What is a Domain Name?
For all intents and purposes, your domain name is your online identity, which allows internet users from around the world to locate and browse your website from their computer. Technically speaking, a domain name is an alias which refers Internet users to your ISP address, a complicated series of numbers that represent your space on the web. Developed to make ISP addresses easier to remember, domain names consist of three parts: the second level domain, the root, and the top level domain. The second level domain is the name of your website.
The History of
Quite surprisingly, the history of domain names can be traced clear back to the 1960's, well before the advent of the personal computer. In the 1960's the United States Department of Defense established the Internet, and set up the present domain name system, using generic top-level domains (gTLDs) as a way of describing organizational and political structures. In the past few years, several of these gTLDs have been granted "unrestricted" classification, meaning that anyone can register and use a domain in that particular gTLD. Below is a listing of current gTLDs, their specified use, and their classification.
Top Level DomainSpecified UseClassification
Top Level Domain.comSpecified UseCommercial CompaniesClassificationUnrestricted
Top Level Domain.eduSpecified UseEducational InstitutionsClassification4Year Institutions
Top Level Domain.govSpecified UseGovernment AgenciesClassificationRestricted to US Government
Top Level Domain.milSpecified UseMilitary AgenciesClassificationRestricted to US Military
Top Level Domain.netSpecified UseNetwork ProvidersUnrestricted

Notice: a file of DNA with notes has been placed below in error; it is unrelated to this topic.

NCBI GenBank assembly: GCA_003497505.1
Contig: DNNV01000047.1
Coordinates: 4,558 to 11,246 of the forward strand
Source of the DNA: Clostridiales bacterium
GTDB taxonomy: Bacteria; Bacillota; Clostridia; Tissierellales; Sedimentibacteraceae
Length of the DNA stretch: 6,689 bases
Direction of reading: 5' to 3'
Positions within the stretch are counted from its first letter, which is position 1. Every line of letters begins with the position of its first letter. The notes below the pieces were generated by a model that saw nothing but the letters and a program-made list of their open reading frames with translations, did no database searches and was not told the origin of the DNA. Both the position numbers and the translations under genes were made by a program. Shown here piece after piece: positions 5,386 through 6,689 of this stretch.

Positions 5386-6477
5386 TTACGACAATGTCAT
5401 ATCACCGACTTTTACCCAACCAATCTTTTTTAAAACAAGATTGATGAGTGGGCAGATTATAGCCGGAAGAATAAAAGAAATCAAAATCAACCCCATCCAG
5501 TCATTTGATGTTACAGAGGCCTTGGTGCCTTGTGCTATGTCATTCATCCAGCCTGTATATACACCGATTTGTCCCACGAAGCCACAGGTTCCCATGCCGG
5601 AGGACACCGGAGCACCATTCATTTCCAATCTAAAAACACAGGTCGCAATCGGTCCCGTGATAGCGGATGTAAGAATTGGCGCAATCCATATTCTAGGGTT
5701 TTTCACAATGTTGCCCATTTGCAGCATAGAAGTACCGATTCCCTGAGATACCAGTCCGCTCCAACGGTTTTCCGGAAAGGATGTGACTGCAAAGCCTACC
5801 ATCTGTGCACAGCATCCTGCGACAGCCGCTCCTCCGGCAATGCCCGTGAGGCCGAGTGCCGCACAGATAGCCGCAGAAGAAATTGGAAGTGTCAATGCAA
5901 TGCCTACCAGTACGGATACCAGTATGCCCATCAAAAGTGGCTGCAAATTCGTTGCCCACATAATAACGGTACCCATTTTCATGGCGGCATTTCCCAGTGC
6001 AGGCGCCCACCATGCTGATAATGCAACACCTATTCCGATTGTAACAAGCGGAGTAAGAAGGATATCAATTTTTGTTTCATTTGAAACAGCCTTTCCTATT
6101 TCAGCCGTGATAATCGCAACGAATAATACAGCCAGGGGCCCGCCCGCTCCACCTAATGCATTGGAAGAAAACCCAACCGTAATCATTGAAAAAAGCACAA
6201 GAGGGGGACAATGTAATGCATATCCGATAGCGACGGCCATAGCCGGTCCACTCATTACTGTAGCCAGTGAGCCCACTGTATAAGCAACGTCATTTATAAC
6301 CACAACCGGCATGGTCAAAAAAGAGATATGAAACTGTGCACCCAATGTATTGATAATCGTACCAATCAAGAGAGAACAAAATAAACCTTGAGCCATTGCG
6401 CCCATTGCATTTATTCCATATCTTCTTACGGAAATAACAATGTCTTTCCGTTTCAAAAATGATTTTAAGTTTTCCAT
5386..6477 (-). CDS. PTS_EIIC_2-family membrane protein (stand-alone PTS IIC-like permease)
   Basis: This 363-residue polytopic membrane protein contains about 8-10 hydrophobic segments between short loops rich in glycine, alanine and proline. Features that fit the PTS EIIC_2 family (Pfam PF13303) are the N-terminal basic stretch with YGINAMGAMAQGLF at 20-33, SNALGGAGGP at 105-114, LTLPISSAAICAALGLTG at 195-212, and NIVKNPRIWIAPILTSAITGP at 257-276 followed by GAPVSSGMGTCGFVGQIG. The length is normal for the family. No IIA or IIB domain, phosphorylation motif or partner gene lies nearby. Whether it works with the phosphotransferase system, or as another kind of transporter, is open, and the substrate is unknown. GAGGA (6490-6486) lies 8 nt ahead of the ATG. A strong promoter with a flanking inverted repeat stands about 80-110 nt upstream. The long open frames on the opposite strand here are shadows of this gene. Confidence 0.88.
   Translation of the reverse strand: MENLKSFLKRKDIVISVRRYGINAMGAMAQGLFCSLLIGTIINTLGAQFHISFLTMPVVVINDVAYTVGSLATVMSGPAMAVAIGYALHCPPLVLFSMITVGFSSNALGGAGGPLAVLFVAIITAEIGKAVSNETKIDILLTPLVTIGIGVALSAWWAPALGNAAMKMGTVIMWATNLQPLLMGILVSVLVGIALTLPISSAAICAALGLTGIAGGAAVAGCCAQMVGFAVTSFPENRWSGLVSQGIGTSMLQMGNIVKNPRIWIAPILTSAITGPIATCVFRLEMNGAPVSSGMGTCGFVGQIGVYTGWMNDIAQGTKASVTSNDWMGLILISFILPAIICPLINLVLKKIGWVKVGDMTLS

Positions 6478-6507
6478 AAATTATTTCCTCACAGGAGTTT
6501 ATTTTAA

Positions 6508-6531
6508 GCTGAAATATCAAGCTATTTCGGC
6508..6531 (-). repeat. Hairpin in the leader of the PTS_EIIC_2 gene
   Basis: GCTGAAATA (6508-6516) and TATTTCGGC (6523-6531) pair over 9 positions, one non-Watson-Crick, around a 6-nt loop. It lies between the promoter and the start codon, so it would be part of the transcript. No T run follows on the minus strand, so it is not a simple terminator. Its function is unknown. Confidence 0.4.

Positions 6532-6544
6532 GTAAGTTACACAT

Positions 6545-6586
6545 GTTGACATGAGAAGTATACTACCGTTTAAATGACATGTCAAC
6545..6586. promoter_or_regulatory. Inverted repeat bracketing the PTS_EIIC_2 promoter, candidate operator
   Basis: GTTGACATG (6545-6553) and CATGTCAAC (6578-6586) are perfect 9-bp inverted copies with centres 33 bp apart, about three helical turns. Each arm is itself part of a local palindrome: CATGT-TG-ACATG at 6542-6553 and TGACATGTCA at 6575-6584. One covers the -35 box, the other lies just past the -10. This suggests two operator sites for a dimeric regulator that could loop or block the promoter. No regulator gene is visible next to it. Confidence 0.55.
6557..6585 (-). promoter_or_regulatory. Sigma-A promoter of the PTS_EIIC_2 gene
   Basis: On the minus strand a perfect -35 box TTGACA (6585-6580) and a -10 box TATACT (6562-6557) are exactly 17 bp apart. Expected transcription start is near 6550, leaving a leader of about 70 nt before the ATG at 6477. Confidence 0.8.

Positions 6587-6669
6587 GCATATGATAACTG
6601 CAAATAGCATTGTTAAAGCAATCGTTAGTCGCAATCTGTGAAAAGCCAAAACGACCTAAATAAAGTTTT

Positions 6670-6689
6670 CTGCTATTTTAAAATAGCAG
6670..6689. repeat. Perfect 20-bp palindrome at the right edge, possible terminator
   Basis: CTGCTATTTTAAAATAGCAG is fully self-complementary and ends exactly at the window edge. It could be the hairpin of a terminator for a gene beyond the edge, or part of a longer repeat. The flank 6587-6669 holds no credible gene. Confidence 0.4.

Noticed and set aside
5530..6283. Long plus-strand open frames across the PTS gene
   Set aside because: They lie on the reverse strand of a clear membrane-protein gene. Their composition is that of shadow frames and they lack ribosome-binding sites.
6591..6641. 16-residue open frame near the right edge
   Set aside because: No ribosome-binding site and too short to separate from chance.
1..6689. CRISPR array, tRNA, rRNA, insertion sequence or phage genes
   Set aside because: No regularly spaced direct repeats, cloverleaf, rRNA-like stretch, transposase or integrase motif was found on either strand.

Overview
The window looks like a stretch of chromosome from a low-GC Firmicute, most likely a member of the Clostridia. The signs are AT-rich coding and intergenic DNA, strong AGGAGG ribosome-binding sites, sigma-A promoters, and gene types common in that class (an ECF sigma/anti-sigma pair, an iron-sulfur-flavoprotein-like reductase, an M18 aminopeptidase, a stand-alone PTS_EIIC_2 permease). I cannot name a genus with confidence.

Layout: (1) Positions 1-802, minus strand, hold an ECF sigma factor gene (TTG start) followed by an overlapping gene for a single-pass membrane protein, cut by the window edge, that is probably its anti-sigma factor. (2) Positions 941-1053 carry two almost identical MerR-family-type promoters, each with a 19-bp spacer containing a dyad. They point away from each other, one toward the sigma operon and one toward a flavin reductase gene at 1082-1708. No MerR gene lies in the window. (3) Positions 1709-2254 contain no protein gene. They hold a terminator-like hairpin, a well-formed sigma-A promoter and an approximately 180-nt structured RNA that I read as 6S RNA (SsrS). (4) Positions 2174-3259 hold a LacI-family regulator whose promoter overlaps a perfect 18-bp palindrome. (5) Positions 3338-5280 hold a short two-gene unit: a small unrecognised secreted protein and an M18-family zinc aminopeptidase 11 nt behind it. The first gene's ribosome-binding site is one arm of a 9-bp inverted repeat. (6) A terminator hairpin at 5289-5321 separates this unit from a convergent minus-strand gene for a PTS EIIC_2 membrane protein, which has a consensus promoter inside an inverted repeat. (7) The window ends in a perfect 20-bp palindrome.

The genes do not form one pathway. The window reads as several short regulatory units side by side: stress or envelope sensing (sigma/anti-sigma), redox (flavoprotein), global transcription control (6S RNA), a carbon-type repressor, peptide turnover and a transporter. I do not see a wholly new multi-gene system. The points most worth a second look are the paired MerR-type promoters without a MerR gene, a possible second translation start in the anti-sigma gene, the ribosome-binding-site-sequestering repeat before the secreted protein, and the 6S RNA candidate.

Top Level Domain.orgSpecified UseNon-Profit OrganizationsClassificationUnrestricted
Top Level Domain.arpaSpecified UseHistorical RemnantClassificationNo Longer Available
All unrestricted gTLDs, such as .com, .net, and .org, can be registed by anyone. In addition to these, there are several new gTLDs currently being considered, which will probably be added soon, including: .info, .biz, .name, .aero, .museum, .coop, and .pro.
Applying For a Domain
In order to apply for a domain name, you must provide information on at least two servers who will be responsible for handling all DNS inquiries concerning your domain on the Internet. This requirement makes it relatively difficult and extremely expensive for an individual to apply for a domain name, so most people allow Internet service companies to handle domain name registration and account setup for a minimal fee. These days there are literally thousands of Domain registrars on the web, all offering a variety of services, so make sure to shop around for the best deal. In case you are serious about registering your own domain name, here are the official requirements:
At least two independent Servers MUST be provided for translating names to addresses for Hosts in the Domain. A Domain name may be removed from the InterNIC database, after notice, if at least two Name Servers are not reachable and functioning properly. DO NOT list Name Servers if you do not have permission from the owner to do so. Listing Name Servers without the explicit approval of the owners is not only unethical, but can cause operational problems for the Name Servers listed. The Servers should be in physically separate locations and on different networks, if possible. The Servers should be active and respond to Domain Name System (DNS) queries BEFORE this application is submitted. Incomplete information in Sections 7 and 8 will result in a returned template. Most ISPs can provide one or more Name Servers if you do not have your own.
If the last passage made little or no sense to you, you probably do not qualify to register your own domain name, and would be better off using a domain registrar. The process of registering for a domain name requires advanced computer skills, and is much more than filling out an application and mailing it in.